No, it won’t be fun, but that’s the result when you screw up. There are consequences. Better to face them now rather than ten years down the road when they’ve turned into a tidal wave threatening to pound you into a pulp.

And the good news? God knows. He knows your heart. And He’s never turned anyone who came to Him seeking away.

Life’s too short to live without laughing

 

I laughed a lot yesterday. It’s been a while since I laughed so hard. Long enough that I’d almost forgotten what it feels like–that pleasantly sore feeling in your ribs and stomach, aching from full-body laughter. It’s probably embarrassing when I laugh, because I’m not exactly quiet. But I remembered something yesterday: Real laughter is a natural antidepressant.

It’s hard to be down or discouraged when you can’t breathe because you’re laughing so hard. And after you spend an hour or two of hilarious, uplifting, God-centered conversation, I dare you to walk back into the darkness and think it’s still impenetrable. Laughter lightens your spirit, and that’s why it’s important to have friends who help you laugh.

J13BCL98JMToday verse is Proverbs 17:22.

A cheerful heart is good medicine,
    but a broken spirit saps a person’s strength.

Laughing is good for you. It’s a scientific fact. I can’t quote the science, but I’ve read about it, that a life full of laughter helps you stay younger and maybe even healthier. The problem is that life isn’t always fun. It’s difficult to laugh in the tough moments. It’s hard to hold on to that spirit of lightness when just living feels like a burden too heavy to bear.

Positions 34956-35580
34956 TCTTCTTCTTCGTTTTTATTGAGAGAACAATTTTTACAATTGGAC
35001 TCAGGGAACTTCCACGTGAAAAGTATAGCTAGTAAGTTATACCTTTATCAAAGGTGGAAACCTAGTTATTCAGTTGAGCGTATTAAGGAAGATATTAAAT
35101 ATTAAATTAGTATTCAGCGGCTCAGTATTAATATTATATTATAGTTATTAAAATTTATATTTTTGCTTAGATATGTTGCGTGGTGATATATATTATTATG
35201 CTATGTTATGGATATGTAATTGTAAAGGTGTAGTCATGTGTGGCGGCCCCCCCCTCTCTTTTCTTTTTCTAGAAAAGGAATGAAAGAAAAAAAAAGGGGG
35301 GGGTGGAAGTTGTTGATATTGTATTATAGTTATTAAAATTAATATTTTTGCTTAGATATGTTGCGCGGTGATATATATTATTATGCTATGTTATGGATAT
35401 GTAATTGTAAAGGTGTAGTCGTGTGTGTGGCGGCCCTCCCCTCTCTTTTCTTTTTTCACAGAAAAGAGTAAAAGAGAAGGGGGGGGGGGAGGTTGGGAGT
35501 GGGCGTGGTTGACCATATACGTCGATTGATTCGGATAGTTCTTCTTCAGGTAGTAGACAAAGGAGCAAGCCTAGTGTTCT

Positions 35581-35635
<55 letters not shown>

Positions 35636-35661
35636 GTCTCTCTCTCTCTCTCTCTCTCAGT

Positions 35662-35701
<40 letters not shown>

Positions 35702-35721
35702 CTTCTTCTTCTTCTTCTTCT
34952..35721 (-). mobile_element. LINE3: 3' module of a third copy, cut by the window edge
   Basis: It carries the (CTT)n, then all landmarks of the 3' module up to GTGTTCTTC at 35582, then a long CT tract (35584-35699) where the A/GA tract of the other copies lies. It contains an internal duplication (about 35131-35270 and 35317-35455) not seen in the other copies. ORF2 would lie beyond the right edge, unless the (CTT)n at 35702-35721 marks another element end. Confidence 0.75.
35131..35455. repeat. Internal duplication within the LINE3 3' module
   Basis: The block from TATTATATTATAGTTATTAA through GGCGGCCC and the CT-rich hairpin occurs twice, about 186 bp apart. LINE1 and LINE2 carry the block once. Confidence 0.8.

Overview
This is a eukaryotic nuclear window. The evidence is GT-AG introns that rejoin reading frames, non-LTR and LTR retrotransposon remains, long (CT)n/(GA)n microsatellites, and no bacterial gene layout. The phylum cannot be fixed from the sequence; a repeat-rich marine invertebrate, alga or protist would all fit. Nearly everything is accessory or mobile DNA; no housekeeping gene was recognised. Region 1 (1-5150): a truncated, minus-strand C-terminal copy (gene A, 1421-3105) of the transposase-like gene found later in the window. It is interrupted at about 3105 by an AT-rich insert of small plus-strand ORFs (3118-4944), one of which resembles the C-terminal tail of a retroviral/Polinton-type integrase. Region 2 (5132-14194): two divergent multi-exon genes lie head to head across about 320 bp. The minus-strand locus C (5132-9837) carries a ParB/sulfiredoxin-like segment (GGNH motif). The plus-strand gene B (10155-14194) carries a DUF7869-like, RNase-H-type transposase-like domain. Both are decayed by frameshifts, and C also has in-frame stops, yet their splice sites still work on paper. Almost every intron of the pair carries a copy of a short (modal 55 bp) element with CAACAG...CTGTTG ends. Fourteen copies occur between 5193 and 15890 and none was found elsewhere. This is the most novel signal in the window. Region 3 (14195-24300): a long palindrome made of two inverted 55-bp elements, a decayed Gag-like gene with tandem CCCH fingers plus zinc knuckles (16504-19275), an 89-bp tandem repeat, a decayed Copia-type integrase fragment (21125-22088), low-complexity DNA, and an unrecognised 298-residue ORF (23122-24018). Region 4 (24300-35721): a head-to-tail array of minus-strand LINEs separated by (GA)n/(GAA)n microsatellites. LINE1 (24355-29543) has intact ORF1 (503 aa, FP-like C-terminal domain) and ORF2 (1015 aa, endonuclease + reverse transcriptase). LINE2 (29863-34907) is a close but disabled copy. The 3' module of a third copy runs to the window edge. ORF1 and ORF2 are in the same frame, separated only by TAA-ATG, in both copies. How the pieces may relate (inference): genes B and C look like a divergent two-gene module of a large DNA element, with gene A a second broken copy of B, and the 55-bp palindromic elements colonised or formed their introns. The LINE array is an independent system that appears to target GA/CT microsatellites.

I’ve been hunkered down for most of this month working on novel revisions, limiting my contact with the outside world to a small number of very close friends. I’m introverted. Very introverted. So the alone time doesn’t really bother me. I actually enjoy it.

But this month has also been extremely trying. Just loads of difficult, frustrating things have happened, piled on top of each other in one big suffocating mass of ugliness. And I really buried in my self-imposed deadlines, and my perspective suffers. I try to keep my eyes on the prize, but when you’re locked away in your office trying to knock out 5,000 to 7,000 words a day? It doesn’t leave a lot of time for listening to others, and that’s a mistake.

Yesterday I got to have lunch with two of my favorite people–friends I haven’t been able to hang out with for a long time. Friends I can pick up with right where I left off and it doesn’t feel like any time has past.

Everybody needs friends like that. People you can real with, who know the real you and–more importantly–who know Jesus and who know that God has everything under control.

If you can’t get your own perspective sorted out, you need to ask for help. Go to someone you love, someone you know loves you, and just spend some time with them. If you need to talk about what’s bothering you, do it. But you don’t always have to. Sometimes you can just have a silly, inconsequential conversation about nothing, and it can still encourage you. Just taking the time to talk to someone who loves you can make all the difference in the world.

Life is far too short to live it by yourself, and maybe some folks can get through it alone, but I don’t recommend it. The journey’s a lot more fun if you go with people. And if you’re one of those privileged people who still get to have lunch with friends you’ve known for 10, 15, 20 years, don’t take that for granted.

So tell stories. Remember good times. And laugh your butt off. I guarantee the weight on your shoulders will feel much lighter if you do.

 

Photo by Kryziz Bonny, some rights reserved, creative commons

That I might not be silent

 

Life is one big balancing act sometimes, where you have to figure out how to take the good and the bad. And sometimes you run into situations where you’re powerless to help. There are some things in life that you can’t fix. Eventually, we all have to face the reality that life is more than we can handle alone.